Thursday, November 10, 2011

Joe Paterno, Ashton Kutcher, and Some Hope in the Distance

I have been disgusted by the Penn State riots over Joe Paterno's firing. Judging from some of the comments I saw in my Facebook feed, some of the people reading this might not share my disgust. While I think you are entitled to your opinion, I do not understand it.

The man covered up a rape, and by not reporting what he knew--which was part of his job, but also part of being a decent human being--he allowed rape to continue. I would say more on this, but plenty of people have already done a great job of it. Not to mention, looking at those pictures of Penn State students overturning media vans as they riot over the decision depresses the hell out of me and makes me sad for humanity. So I'm going to look for a more hopeful perspective instead.

And what do you know, here's Ashton Kutcher, ready to provide me with an opportunity.

See, Ashton Kutcher shared the perspective (at least the general basis of the idea) with those Penn State rioters. And, because Ashton Kutcher won the Twitter war, he had a really powerful tool at his disposal. Kutcher didn't need to overturn vans. He could simply sit down and type a few words.


Kutcher--who uses his celebrity status (and his Twitter account) to campaign against sex trafficking--immediately faced the ire of an enraged Twitter-verse. So much so that he has announced he will hand over control of his Twitter account to Katalyst Media. 

Clearly--like Paterno himself--if Kutcher had been able to see the backlash that would result from his actions, he probably would have done something differently. But there's a difference between citing "hindsight" because you've actually learned something over time and using it to wish you'd never been caught. In this case, both Paterno and Kutcher had all of the information (or at least the opportunity to get all of the information--if Kutcher decided to tweet this without reading a news story, that's his fault). Paterno made a choice not to inform the authorities about the rape. Kutcher made a choice to voice this opinion. Paterno now faces the consequences of his decision: dismissal from his job. Kutcher now faces the consequences of his: backlash over the very social media site that helped him become popular in the first place.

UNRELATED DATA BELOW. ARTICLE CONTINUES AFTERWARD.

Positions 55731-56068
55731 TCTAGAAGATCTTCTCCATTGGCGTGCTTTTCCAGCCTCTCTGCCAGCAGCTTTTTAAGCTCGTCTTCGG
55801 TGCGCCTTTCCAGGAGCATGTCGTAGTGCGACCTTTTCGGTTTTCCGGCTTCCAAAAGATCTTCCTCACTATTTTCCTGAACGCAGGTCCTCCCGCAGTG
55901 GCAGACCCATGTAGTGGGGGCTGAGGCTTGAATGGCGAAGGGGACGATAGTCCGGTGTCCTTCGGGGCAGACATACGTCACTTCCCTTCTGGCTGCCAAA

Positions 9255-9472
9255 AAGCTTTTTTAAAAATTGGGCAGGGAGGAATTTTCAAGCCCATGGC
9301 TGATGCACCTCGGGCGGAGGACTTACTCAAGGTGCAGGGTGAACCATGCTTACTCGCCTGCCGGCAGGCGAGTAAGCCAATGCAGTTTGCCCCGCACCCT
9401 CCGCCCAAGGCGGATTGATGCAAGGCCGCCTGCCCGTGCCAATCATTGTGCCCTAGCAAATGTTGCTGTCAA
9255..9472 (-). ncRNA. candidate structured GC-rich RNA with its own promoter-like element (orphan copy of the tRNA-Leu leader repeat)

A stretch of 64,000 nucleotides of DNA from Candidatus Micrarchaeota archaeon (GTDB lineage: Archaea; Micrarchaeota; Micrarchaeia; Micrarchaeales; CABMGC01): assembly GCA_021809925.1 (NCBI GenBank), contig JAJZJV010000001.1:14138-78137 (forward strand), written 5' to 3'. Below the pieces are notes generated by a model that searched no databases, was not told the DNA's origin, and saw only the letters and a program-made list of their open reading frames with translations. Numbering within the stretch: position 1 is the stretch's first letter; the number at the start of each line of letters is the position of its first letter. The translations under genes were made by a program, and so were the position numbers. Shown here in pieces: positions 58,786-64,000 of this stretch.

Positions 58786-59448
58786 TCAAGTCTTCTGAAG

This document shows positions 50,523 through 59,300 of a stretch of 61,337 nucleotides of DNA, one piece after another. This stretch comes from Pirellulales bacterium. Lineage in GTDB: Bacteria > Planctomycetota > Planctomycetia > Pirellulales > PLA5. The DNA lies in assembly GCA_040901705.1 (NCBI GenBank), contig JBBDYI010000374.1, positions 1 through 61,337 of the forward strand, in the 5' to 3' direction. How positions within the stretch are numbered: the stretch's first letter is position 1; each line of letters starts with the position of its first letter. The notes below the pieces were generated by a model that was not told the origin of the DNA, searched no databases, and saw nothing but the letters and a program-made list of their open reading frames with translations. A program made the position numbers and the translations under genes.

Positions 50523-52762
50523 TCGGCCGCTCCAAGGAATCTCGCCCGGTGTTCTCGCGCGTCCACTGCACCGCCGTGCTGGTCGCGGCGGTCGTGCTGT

For both men, the severity of the consequences are tied up in their positions of power. Paterno's conduct (while it still would have been equally damaging) would not have been the source of public attention if he'd been, say, a janitor who had knowledge about the rape. It is precisely because of his power and privilege that his actions are in the spotlight. And there's not much different between what Ashton Kutcher said and what some of my acquaintances said on Facebook, but my acquaintances don't have 8 million Twitter followers. Kutcher used this platform to build up his celebrity, and now he is blaming that very success for the reaction he faces. 

On his blog, Kutcher posted this: 
It seems that today that twitter has grown into a mass publishing platform, where ones tweets quickly become news that is broadcast around the world and misinformation becomes volatile fodder for critics.
He goes on to say that he didn't know why Paterno was fired, and he assumed it was because of "poor performance as an aging coach." While I'm obviously not inside of Kutcher's head, I find that hard to believe. And even if it's true, it doesn't excuse not taking the time to read an article or finish listening to the newscast before spouting off about it to 8 million people on Twitter.

As Gizmodo explains (with some colorful language):
You weren't "spreading gossip or rumors" through your Twitter feed. There was no "misinformation." You were voicing an opinion that turned out to be unpopular. Now, you may have been ill-informed about why Paterno was out, but you weren't spreading misinformation. He really was gone. You just said something stupid and got shit all over in response. And so now you want to take your ball and go home? It's an easy and cowardly thing to do.
Here's the hope part I promised I'd get to.

Kutcher is facing backlash because power and privilege do not have the protective isolation that they once did. Ashton Kutcher faces direct feedback from millions of people across the world. I am appalled by the fact that these rapes were covered up and ignored. I am mournful for the pain and psychological turmoil those boys faced.

And I am hopeful that there are plenty of people in the world who aren't going to nod complacently just because someone with power tells them they should. When the Joe Paternos of the world come forward and self-assuredly announce their retirement without ever acknowledging the wrong they've done, when the Ashton Kutchers of the world shoot off quick remarks because they think their fan base is full of mindless drones, when people with power think that they are buffered from the raw emotion and very real consequences of the world they act in, we can do something about it.

And that is why, even as I stare in confusion at those images of rioters, I still have some hope.
 

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Comments are welcome and encouraged. I appreciate debate and have no problem hearing from people who disagree. This is a space where people can question and discuss. That said, I will delete comments that contain name-calling or bigotry. If it would get you kicked out of a dinner party, don't say it here. Use your manners.